Communication is challenging. So many factors influence it, from culture to timing, and misinterpretations abound. It’s because of communication’s tricky yet necessary nature that we’ve found it to be such a useful application for the Enneagram. Our communication workshops are popular with audiences in business and community settings, as they yield immediate, tangible insights that participants apply in their everyday life. Typically, we teach this material to Enneagram newcomers. However, we enjoyed the opportunity to share this angle on the Enneagram with enthusiasts who knew the types well.
In our 2015 IEA Global Conference presentation, we introduced the Enneagram’s Hornevian triads as a framework for understanding and improving workplace communication. Much of the learning in our session arose from its interactive aspects. Participants learned from each other what each style was like and how others preferred to be communicated with, and had chances to practice these new communication strategies.
We started our presentation with a game and a discussion of factors that lead to miscommunication. Keeping these in mind, we introduced the relationship between communication and personality types, particularly the Enneagram’s three communication styles. Learning how to “speak the language” of different personalities leads to more effective teamwork and surprising breakthroughs.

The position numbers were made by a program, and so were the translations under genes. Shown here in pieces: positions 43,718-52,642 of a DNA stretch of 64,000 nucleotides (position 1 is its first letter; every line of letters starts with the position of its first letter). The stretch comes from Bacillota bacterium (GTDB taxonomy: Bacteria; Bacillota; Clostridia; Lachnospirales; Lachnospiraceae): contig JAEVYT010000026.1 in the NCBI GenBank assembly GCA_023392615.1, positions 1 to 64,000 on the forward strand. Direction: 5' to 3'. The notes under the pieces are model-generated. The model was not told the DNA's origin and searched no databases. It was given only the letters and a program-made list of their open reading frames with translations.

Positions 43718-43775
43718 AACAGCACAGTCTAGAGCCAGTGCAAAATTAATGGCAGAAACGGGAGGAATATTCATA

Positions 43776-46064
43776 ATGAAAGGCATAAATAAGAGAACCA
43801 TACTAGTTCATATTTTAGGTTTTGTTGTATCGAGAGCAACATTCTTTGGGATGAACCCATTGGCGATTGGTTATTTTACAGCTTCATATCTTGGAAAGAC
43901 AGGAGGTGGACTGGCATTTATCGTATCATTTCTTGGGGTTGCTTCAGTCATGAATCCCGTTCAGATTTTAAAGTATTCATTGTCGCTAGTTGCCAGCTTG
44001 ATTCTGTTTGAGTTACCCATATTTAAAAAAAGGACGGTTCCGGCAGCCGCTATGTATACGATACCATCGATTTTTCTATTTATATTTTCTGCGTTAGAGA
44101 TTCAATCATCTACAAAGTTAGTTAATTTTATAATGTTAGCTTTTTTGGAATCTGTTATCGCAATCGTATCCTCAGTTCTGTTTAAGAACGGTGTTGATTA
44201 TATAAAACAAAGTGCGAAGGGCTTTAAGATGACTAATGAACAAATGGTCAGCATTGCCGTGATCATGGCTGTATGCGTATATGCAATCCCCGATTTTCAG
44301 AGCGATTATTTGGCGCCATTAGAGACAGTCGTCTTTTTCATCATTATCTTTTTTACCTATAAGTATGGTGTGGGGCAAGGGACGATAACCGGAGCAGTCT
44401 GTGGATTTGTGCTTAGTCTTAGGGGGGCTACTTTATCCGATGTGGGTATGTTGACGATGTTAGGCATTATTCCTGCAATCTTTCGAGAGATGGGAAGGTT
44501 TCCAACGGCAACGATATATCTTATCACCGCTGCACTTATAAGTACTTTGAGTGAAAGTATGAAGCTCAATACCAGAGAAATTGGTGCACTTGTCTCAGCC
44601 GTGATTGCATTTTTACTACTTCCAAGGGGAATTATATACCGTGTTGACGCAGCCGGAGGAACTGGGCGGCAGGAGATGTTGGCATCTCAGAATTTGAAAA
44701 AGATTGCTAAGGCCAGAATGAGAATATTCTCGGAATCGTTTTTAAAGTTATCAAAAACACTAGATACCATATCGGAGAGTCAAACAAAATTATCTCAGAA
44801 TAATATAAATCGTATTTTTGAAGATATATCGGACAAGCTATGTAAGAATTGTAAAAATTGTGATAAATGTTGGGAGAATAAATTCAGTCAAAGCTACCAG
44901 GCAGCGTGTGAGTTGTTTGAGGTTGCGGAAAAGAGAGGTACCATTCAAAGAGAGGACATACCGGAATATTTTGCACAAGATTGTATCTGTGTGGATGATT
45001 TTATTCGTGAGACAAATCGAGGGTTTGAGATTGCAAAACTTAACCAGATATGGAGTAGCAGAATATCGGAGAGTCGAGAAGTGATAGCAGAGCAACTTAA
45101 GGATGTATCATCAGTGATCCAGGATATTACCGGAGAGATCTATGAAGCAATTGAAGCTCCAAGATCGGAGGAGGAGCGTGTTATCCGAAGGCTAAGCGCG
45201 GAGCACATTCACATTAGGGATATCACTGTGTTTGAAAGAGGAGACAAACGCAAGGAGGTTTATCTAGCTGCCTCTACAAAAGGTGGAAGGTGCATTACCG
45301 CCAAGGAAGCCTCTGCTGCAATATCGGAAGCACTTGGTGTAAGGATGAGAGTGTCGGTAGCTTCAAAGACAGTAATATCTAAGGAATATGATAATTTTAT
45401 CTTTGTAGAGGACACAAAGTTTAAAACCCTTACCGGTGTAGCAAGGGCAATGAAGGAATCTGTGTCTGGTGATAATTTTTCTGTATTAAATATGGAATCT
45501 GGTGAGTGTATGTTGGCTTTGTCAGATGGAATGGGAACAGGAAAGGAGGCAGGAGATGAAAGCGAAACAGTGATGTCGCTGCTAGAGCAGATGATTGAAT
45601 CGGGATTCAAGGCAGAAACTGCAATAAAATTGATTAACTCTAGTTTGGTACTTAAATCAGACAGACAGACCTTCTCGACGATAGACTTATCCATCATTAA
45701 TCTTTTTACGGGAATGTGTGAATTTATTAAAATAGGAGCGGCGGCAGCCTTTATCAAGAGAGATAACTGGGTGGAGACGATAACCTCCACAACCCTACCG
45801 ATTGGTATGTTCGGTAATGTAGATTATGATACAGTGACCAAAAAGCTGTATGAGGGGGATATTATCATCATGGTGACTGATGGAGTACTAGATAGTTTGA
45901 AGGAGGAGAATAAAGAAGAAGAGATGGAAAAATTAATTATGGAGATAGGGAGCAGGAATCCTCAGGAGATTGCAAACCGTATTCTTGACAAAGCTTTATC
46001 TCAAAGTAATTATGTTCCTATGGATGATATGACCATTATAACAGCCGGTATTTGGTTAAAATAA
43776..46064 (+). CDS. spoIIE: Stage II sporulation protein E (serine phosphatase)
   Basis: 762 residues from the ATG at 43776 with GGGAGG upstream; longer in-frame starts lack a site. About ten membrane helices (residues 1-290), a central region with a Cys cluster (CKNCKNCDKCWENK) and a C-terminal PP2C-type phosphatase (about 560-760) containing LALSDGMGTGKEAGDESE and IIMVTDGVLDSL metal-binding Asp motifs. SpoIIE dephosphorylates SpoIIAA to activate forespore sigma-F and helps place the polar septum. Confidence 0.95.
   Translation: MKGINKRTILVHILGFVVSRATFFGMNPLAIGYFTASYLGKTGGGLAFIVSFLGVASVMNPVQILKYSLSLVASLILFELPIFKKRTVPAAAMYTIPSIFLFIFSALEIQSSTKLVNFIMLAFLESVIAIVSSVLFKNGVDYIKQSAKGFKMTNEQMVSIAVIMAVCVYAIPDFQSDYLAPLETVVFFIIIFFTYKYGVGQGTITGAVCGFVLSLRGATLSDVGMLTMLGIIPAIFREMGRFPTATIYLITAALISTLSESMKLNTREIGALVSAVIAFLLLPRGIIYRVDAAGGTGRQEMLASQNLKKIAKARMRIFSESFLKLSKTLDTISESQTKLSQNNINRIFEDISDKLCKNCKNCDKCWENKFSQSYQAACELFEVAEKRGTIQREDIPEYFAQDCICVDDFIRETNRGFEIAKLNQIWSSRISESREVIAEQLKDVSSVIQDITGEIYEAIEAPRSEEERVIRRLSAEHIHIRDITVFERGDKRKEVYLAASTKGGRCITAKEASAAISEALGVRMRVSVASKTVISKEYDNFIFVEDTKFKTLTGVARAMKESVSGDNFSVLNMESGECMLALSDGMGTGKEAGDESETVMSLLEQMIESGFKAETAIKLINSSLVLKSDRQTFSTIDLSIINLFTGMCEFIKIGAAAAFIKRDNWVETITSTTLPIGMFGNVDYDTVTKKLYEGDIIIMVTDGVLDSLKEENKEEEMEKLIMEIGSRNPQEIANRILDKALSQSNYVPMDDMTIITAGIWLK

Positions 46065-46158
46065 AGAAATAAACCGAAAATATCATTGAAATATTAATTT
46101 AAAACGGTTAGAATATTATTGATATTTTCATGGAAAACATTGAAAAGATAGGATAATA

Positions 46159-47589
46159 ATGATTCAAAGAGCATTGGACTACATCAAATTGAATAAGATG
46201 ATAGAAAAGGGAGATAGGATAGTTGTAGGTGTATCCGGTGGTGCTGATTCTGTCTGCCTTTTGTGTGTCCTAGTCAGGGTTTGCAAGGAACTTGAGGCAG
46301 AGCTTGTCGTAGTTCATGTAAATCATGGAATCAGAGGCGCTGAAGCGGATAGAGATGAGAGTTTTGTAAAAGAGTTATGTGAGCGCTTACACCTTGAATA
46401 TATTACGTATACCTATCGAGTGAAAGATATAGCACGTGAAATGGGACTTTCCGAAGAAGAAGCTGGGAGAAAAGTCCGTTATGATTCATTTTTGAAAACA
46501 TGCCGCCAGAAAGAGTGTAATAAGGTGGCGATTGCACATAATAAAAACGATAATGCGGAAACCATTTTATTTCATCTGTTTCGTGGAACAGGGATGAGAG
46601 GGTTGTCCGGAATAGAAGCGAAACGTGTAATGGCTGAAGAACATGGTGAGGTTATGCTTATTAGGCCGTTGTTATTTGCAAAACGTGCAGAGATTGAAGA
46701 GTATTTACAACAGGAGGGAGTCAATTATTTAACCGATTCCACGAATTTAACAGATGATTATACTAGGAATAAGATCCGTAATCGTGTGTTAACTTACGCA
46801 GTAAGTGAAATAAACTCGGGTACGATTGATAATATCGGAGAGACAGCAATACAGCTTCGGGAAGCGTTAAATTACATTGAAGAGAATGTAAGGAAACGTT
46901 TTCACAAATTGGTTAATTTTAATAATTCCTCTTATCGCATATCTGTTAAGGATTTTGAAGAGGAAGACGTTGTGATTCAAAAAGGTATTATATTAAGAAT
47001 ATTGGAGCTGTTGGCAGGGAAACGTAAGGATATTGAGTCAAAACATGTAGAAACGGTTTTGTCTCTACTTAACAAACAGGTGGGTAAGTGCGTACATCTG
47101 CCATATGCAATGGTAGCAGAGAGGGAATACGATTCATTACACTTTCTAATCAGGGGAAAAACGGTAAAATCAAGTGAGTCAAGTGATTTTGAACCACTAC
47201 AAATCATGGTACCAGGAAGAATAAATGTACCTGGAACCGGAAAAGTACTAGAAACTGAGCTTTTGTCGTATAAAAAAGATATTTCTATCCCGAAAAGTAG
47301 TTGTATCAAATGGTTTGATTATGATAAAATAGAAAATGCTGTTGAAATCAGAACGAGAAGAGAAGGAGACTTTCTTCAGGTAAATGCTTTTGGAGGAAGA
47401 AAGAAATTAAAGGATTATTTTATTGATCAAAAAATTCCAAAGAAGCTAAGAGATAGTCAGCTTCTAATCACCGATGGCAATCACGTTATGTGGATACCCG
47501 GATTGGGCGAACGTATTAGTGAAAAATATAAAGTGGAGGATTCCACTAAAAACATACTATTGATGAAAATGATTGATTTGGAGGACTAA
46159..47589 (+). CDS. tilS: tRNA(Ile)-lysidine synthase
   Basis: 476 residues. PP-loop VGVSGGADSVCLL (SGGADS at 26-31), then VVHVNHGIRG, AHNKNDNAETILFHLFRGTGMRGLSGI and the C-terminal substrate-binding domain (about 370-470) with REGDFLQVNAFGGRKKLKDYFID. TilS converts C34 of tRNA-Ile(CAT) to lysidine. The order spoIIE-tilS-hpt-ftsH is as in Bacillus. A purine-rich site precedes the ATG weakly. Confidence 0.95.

We gave an overview of the three communication styles, acted them out, and offered examples of each style in a workplace context. Our teaching of the communication styles applies Riso and Hudson’s corporate language to the Hornevian triads: the strategic Soloists (types Four, Five, and Nine), energetic Initiators (types Three, Seven, and Eight) and committed cooperators (types One, Two, and Six). Each style has distinct communication strategies and preferences.
Participants identified their own communication style, and group activities gave them an opportunity to learn from each other as well as from us. First, participants worked in groups with of the same communication style, and then all the styles collaborated on a fun task that involved a lot of communication. This gave them the chance to apply the strategies they learned in a real situation. As often happens in our workshops, collaboration flowed smoothly, with participants taking each other’s strengths and needs into account. The ideas that they generated through this collaborative communication process were truly amazing.
Melanie Bell, MA and Kacie Berghoef, MSW are certified Enneagram teachers and international speakers. They specialize in bringing the Enneagram’s insights to emerging leaders and organizations. Learn more about their work at BerghoefBell.com.